Interventional procedures on the heart's electrical system
Cardioversion involves a controlled electrical shock to return your heart to a normal rhythm.
Patches are placed on your chest and back. Through the patches, energy is delivered to your heart in an attempt to break your abnormal heart rhythm and restore a regular rhythm.
You will be connected to several machines to check your blood pressure, cardiac rhythm, and oxygen supply.
An intravenous (IV) line will be started so you can be given a short-acting anesthetic or sedative. Your doctor and nurse will perform the cardioversion after the anesthesia has taken effect.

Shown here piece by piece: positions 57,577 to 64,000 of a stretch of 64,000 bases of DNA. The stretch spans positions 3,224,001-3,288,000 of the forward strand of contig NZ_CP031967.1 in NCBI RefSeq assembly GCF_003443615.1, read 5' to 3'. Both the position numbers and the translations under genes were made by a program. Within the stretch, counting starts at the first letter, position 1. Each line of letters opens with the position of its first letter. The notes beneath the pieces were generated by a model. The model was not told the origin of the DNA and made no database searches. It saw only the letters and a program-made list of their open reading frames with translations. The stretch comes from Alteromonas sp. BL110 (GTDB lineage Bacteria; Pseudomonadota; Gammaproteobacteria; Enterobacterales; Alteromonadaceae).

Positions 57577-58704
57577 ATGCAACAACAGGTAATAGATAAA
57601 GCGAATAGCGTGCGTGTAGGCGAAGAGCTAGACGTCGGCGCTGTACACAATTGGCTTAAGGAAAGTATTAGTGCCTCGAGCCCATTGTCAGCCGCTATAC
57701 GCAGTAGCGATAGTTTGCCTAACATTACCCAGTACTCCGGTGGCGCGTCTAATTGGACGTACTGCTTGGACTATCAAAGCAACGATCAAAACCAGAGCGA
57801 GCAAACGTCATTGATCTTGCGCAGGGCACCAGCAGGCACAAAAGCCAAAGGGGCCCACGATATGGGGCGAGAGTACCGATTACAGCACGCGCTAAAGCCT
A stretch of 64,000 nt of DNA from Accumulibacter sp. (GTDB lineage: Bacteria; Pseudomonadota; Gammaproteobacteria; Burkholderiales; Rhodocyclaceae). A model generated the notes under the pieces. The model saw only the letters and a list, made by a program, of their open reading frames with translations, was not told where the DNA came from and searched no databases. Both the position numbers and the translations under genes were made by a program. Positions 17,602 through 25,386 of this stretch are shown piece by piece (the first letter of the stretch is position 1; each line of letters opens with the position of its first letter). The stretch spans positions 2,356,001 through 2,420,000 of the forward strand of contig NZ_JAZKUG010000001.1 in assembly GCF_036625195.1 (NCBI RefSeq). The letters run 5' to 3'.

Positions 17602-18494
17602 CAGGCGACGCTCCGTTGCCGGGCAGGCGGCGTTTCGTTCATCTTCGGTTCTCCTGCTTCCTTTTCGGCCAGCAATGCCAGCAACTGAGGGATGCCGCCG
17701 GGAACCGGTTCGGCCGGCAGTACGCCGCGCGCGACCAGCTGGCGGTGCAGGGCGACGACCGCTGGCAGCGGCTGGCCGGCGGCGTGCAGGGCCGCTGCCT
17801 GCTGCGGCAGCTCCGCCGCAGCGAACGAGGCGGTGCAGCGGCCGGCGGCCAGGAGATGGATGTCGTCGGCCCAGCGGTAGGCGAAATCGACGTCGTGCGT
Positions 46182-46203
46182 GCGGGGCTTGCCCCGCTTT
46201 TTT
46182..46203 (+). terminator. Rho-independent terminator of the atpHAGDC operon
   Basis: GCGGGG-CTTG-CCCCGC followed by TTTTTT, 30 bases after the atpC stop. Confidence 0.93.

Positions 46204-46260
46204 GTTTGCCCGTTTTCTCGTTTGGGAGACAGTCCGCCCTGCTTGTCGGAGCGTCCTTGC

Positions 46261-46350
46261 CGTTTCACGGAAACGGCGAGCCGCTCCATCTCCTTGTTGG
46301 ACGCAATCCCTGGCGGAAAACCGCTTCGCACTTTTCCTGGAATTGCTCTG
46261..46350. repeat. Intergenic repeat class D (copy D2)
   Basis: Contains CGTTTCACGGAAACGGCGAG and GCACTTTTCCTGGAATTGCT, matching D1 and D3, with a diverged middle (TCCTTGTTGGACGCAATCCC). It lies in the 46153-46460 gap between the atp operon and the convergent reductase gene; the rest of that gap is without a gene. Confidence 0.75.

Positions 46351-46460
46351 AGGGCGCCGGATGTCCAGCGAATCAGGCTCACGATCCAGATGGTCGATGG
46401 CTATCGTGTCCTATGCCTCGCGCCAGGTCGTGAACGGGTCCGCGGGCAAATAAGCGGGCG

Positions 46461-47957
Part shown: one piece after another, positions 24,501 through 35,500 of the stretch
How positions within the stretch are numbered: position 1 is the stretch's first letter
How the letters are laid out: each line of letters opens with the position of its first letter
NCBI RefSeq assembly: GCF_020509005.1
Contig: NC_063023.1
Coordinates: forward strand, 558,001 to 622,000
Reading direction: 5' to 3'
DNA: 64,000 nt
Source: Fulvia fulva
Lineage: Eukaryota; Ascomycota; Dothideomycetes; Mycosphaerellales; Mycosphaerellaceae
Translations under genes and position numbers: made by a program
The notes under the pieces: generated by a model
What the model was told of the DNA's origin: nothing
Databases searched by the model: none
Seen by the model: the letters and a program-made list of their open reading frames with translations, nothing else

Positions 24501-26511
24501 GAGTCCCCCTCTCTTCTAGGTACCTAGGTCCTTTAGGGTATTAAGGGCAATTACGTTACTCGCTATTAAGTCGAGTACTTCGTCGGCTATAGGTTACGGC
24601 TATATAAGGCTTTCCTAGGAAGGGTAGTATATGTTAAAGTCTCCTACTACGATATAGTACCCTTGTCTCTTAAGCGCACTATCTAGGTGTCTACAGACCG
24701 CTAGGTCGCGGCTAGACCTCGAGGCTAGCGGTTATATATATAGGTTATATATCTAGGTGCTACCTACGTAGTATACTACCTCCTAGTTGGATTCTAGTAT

The cardioversion only takes a few minutes. After you wake up, you will feel groggy for about 1 hour.
During an electrophysiology study (EP), your doctor may find an extra electrical path that developed.
That extra path is causing your rapid heart rhythm.
If this happens, your doctor may choose to do an ablation (to destroy abnormal tissue).
The catheter used for the EP study will be placed close to the abnormal electrical pathway. Heat (radiofrequency) energy passes through the catheter.
The tip of the catheter heats up and destroys the small area of the heart tissue that contains the abnormal pathway. This stops the short circuit. This procedure can take up to 8 hours.